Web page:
Our company also offers email marketing, but it has to be used moderately to provide a good effect, as emails are already flooded with advertising messages. Another thing we continue to work on, but is less and less used, is direct mail – sending a personalised letter and a catalogue or brochure to end customers. We have a client in the travel industry who continues to use it and it proves to be quite successful for their business. Direct mail is a channel that e-commerce can also use to attract customers. To be interesting enough to customers, companies today have to combine different channels and work more actively with the databases they have already built up.
How do you build up a trustful relationship with your clients?
Our clients are different businesses. We win them by always having something more to provide. We are always open and honest and put things out in the open. We offer different solutions that can improve the way they work with their customers. When a business decides to outsource, to collaborate with a partner in their logistics or customer service, trust comes first. Our job is to wedge ourselves into their business in such a way that they don't feel our presence. We often tell them to give us the instructions and guidelines as they give them to the people they have hired as employees and to accept us as part of the company. It takes a while for things to stack up and work, but when they do after a few months, everyone is happy.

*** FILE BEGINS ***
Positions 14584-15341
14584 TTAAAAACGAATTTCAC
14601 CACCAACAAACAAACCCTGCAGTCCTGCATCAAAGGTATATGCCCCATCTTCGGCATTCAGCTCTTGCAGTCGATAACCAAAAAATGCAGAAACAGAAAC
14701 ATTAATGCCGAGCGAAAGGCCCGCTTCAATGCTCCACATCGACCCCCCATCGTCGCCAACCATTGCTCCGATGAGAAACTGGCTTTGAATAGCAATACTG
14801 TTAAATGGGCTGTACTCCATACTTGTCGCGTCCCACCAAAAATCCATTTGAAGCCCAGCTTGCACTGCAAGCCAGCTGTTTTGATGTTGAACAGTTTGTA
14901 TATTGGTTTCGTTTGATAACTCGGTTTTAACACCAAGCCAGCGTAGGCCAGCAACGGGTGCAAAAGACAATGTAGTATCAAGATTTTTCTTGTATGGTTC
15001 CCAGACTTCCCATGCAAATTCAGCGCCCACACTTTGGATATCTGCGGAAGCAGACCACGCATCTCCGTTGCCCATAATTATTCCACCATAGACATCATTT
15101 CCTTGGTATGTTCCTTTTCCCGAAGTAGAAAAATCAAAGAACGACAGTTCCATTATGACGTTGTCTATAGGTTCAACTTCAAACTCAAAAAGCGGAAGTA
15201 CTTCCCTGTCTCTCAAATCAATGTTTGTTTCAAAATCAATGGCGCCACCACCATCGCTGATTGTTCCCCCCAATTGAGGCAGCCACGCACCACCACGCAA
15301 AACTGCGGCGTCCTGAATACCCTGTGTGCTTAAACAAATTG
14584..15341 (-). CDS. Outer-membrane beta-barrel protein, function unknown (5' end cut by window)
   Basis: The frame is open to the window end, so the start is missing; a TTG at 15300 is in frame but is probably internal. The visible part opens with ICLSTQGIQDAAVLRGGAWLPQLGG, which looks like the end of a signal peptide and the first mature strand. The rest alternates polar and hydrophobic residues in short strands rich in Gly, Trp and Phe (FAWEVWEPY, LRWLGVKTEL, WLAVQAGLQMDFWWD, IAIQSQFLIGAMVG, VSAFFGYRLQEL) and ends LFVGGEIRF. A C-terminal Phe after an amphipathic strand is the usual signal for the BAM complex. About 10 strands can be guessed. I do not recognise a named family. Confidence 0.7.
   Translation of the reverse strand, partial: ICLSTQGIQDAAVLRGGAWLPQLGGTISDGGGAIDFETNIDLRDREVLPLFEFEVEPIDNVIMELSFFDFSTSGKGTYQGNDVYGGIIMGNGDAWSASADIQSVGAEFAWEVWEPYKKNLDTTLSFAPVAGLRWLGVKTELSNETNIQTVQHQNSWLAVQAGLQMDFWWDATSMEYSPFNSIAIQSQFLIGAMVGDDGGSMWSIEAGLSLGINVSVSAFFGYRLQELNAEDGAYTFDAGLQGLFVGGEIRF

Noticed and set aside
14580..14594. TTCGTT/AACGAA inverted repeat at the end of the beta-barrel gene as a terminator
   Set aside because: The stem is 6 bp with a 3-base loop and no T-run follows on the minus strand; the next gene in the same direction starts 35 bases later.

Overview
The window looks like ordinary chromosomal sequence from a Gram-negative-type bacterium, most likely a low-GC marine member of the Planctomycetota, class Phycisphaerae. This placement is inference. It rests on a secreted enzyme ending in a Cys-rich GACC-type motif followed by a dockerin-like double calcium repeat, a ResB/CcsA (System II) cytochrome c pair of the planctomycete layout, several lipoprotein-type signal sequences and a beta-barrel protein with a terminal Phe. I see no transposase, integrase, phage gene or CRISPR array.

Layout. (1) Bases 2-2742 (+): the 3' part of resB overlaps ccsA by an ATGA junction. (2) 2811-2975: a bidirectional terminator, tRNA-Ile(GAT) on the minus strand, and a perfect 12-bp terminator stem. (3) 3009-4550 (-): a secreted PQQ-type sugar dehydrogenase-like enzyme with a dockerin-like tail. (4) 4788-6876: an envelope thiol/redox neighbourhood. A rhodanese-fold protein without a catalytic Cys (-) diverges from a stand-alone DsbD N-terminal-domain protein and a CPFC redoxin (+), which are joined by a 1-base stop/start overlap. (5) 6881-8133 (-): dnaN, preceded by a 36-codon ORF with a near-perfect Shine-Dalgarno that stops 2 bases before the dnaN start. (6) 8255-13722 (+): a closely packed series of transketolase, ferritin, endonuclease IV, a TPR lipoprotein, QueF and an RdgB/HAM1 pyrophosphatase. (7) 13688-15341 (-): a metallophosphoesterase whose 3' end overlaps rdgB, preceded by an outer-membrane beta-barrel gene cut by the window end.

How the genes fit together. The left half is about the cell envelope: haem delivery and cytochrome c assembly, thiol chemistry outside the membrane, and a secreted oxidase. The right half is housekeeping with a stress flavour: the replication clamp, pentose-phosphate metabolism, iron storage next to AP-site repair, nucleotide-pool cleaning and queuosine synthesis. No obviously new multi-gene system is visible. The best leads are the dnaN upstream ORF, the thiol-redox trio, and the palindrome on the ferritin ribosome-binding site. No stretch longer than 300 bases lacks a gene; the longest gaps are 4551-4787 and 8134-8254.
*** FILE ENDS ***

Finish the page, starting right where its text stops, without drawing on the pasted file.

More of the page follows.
What added value do you provide to the companies that choose your services?
We provide to businesses an overall expertise and a wide range of services. As part of the Media Post Group, and therefore of the French La Poste family, we have a great range of solutions that we can use to help businesses develop and grow more. Our portfolio includes logistics and customer service, direct marketing, digital marketing, promotional and loyalty programmes. We are working together with colleagues in several other markets such as Romania, France, Spain and Portugal, and we can constantly expand the range of services we offer.
Sofia, 25, Dr Petar Dertliev Blvd, fl. 2
Warehouse and logistics address: Bozhurishte, Sofia – region | Bozhurishte Economic Zone, 19 Simeon Petrov St
+359 2 434 0 845, +359 897 880 023